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Root Canal Treatment

When your tooth is severely damaged due from its decay, it leads to pulp inflammation, causing pain in your face, jaw, or teeth, due to the infected tooth.

This is when root canal treatments are required, to remove the infected pulp in your tooth — eliminating the root cause of your pain and discomfort.

RCT Diagram_trans

What exactly is a root canal treatment?

A root canal treatment basically seeks to remove the infected pulp in your tooth, and to save as much of your tooth as possible. After administering local anaesthetic, the dentists uses pin-like tools to remove the inner damaged pulp. Once the inner chamber of the tooth is empty, it is thoroughly sterilised and filled with a special material to seal the tooth.

For many patients, we will recommend getting a dental crown over the tooth to prevent it from further damage.

How much does a root canal treatment cost?

The cost of a root canal treatment depends on the location of the tooth (anterior or mola, or pre-molar), and the severity of your condition. On average, the root canal treatment can cost from $350 and above for front teeth, from $500 for premolars (fourth and fifth tooth), and from $800 for molars. The reason for the increasing cost is due to both the size, and the number of roots that the tooth has. Molars are the most expensive as they are the largest, and can have up to 3 roots which increases the complexity and requires more skill to clean.  

This excludes consultation, X-ray, investigation, re-treatment fees, and other related costs which includes the provision of a crown if needed after the root canal treatment.


Are root canal treatments painful?

As the root canal treatment involves nerves, vessels, and other tissues in the inflamed pulp of the tooth, there might be concerns that the treatment will be very painful.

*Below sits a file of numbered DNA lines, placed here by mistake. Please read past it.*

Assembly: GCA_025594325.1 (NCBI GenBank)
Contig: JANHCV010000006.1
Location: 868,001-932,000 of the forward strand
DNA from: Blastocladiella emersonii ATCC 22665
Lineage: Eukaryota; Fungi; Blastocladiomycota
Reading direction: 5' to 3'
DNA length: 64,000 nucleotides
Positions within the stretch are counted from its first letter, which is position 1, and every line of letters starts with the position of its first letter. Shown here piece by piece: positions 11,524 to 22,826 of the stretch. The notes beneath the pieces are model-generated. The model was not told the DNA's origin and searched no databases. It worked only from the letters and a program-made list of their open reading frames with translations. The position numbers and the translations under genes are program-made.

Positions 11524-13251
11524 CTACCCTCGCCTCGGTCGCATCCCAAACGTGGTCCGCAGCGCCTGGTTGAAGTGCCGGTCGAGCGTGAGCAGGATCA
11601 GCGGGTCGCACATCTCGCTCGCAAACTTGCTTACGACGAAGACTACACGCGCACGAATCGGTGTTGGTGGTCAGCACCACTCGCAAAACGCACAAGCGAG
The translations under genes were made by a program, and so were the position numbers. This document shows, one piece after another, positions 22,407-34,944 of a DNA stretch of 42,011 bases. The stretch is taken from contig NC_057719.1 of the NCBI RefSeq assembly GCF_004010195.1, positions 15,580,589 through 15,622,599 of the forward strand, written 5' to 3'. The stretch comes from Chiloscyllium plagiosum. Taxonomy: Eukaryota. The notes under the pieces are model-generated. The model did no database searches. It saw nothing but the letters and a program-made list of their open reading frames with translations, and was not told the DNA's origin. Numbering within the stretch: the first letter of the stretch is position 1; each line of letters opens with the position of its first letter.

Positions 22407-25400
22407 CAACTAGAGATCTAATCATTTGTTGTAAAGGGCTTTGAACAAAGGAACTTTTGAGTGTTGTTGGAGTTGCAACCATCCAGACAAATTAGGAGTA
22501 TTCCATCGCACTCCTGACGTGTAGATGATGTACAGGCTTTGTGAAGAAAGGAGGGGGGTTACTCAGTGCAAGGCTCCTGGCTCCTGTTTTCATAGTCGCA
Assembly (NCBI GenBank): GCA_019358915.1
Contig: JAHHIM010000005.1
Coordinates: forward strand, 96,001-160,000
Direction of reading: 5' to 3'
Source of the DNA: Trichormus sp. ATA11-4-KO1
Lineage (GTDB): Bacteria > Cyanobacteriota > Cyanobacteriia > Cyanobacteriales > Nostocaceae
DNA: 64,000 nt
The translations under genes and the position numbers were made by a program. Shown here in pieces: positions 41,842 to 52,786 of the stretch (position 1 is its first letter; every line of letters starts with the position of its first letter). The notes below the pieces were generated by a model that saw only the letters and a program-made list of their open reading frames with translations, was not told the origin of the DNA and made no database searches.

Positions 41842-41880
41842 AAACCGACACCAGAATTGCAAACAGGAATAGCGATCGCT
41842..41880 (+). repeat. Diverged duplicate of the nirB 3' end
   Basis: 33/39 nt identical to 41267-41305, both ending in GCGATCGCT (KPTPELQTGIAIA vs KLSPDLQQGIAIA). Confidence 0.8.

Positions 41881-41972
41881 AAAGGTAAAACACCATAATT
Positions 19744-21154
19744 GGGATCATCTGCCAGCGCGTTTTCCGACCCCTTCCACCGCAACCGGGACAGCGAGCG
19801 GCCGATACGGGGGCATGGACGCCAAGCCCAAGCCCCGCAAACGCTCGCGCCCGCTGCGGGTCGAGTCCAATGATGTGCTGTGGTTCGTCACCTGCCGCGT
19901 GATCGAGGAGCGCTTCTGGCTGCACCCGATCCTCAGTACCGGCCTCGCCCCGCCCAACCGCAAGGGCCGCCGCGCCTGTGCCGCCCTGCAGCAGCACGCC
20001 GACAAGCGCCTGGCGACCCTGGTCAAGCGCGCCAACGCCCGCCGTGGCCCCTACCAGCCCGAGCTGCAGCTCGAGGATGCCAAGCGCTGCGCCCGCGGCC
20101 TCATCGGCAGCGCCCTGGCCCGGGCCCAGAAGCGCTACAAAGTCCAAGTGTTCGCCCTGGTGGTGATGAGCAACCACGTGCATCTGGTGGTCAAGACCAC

However, the persistent pain that you experience due to the ever worsening decay is more severe and longer lasting than the pain associated with root canal treatment. You will be given an anaesthetic before the procedure and most people experience only mild discomfort over a few days, which can be managed with painkillers.

How long does a root canal last?

How long your root canal lasts depends on several factors, such as patient age, location of the affected tooth and amount of decay prior to treatment.

For many people, a root canal will last for as long as a natural tooth. If you brush and floss frequently, practise good oral hygiene and schedule regular dental check ups, you will increase the chances that your root canal will last for the rest of your life.


What are the side effects of root canal?

There are usually no major side effects after root canal treatment.

Once the initial discomfort subsides, you may experience a numbness around the affected area or an increased sensitivity to hot and cold food or beverages.

Very occasionally an inflammation of the sinus cavity or a re-infection of the tooth may occur following a root canal.

When do I need a root canal treatment?

The key factor to deciding if a root canal treatment or a filling is required depends on the severity of the decay and if it has affected the pulp of the tooth. The pulp comprises connective tissue, nerves, blood vessels, and other tissue that help your teeth stay healthy. When the pulp becomes inflamed or infected, a root canal treatment is required to remove the affected pulp.

If the decay does not affect the pulp of the tooth, a filling to fill the cavity caused by the decay will be sufficient.

Some symptoms that you might need a root canal treatment include:

  • Severe pain
  • Bumps on the gums
  • Swollen gums, or gums are turning black
  • Cracked or chipped tooth
  • Pus coming out from teeth or gums

If left untreated, the bacteria causing the decay could cause an infection that kills the dental pulp, leading to bone loss, and potentially causing the loss of the entire tooth.

Going for a root canal treatment can help you fix the pain, keep as much of the healthy tooth as possible, and reduce the need for an implant if the tooth has to be extracted.

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